Five Ways to Wellbeing- Connect- Are you Showing your Real Self?

I have been wondering lately how to be authentic in real life as well as online. I think my real self shows online but I’m too wary of people in the village where I live to tell them that I am an author, let alone the genres I write, or the fact that I’ve lived in many different places, done many different jobs and have a wealth of life experience which could maybe help them with their problems. To them I’m just a housewife.

I wonder if I can use these tips to help me be myself…

From here:

Are you showing your ‘real’ self?

Putting up defences might keep you safe for a while, but will it help you to find true intimacy in the long run? Relationships expert Sarah Abell looks at the role of authenticity in our lives, and why we seem to fear showing our real selves so much

6 MAY 2014 } by Psychologies

When I was 21 and my older brother died suddenly from an accidental overdose, people I thought were my friends crossed the road to avoid me. I had no idea how to express my grief and no one to talk to.

That was when a very difficult truth hit me. The reason that I didn’t have the depth of relationships I longed for was because I hadn’t been showing up in an authentic way. I had been sent to boarding school at the age of eight and, as a result, had become self-sufficient, outwardly confident, driven and socially adept – but also completely unable to express any genuine negative emotions or to experience true intimacy.

My story isn’t unique. We live in a culture that values perfection, success and appearance and many people find it difficult to show up as themselves. As part of my research for my work on authenticity, I surveyed 1,000 people. A third of respondents said they didn’t let people see ‘the real me’. And 50 per cent said they didn’t find it easy to tell others if they were hurt or upset. When asked what it means to be authentic this is what a few people said: ‘Authenticity requires vulnerability – and always the type of vulnerability that at times may feel deeply uncomfortable.’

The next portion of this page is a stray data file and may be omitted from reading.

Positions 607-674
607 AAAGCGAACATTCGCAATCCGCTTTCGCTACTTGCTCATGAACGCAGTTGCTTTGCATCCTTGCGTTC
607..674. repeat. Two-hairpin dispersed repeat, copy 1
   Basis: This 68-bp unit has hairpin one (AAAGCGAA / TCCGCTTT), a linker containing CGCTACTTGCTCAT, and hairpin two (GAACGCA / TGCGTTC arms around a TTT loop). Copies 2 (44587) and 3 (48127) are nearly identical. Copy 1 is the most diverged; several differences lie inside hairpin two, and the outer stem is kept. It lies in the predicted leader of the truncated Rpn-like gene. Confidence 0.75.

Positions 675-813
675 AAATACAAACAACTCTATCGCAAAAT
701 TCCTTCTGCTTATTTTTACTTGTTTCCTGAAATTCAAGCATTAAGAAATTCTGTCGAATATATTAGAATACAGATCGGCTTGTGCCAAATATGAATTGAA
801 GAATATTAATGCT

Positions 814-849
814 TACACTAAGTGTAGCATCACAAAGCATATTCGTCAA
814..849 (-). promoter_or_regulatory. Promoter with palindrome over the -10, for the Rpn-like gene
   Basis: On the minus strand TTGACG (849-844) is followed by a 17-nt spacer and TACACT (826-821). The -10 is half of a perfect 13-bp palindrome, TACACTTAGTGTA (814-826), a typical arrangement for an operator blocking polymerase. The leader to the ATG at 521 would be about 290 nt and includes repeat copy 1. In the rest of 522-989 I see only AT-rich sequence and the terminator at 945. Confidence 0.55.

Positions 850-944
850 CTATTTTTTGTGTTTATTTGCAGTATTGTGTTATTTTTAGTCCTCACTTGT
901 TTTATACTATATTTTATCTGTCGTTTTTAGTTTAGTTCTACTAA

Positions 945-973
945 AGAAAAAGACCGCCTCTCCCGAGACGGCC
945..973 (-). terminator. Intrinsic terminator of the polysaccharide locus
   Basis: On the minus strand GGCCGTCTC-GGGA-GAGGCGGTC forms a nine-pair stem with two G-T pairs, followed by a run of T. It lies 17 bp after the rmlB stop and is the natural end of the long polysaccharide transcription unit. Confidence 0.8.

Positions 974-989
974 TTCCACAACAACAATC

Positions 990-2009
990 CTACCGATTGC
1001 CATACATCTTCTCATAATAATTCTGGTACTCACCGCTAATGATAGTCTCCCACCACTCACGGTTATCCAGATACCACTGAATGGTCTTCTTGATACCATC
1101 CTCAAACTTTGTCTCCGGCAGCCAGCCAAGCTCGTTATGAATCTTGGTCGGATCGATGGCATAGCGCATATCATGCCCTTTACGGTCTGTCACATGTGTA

And we don’t like the idea of being vulnerable and exposed.  We fear that others may not approve of what they see and that they may laugh at us, reject us or attack us. But there’s also a part of me that wants to be known and loved for who I am. And I don’t want other people to feel they have to pretend or to cover up with me, either. Probably the reality for many of us is that we want it both ways – we want the deep connection, but we also want to stay protected. So, I have two questions for myself:

  • How would I act differently if I did value connection over protection?
  • How could I act differently so the other person might feel safe enough to value connection over protection?

A beginner’s guide to authenticity

1. Start with yourself. Being authentic begins with being honest with yourself about what you really think and feel. Try keeping a journal about your day and ask yourself some questions to draw out your true reactions. Why not start with these:

Carry on reading here:


2 thoughts on “Five Ways to Wellbeing- Connect- Are you Showing your Real Self?

  1. I have always been myself. Those who are my friends know my good and not so good points but they accept them.

    Someone once said Ron doesn’t suffer fools gladly – One of my closest friends replied. He doesn’t suffer fools at all.

    My other truism is – if you don’t want to hear my answer do not ask the question.

    • Thanks Ron, I always appreciate your comments.

      I think part of the reason people are not always their true selves is if we are women. I’ve been told over and over that I’m too clever, too bold, too strong, too abrupt so guess what? I tried to subdue those aspects of myself so I was accepted by more people. There is an excellent article by Tara Mohr which in summary says for so many centuries women had no power to protect themselves or their children, so to be unaccepted by those in power (men) could be fatal as they might throw the woman out of the tribe to die alone in the wilderness. It made a heck of a lot of sense because most women still feel this way deep down inside themselves in modern times.

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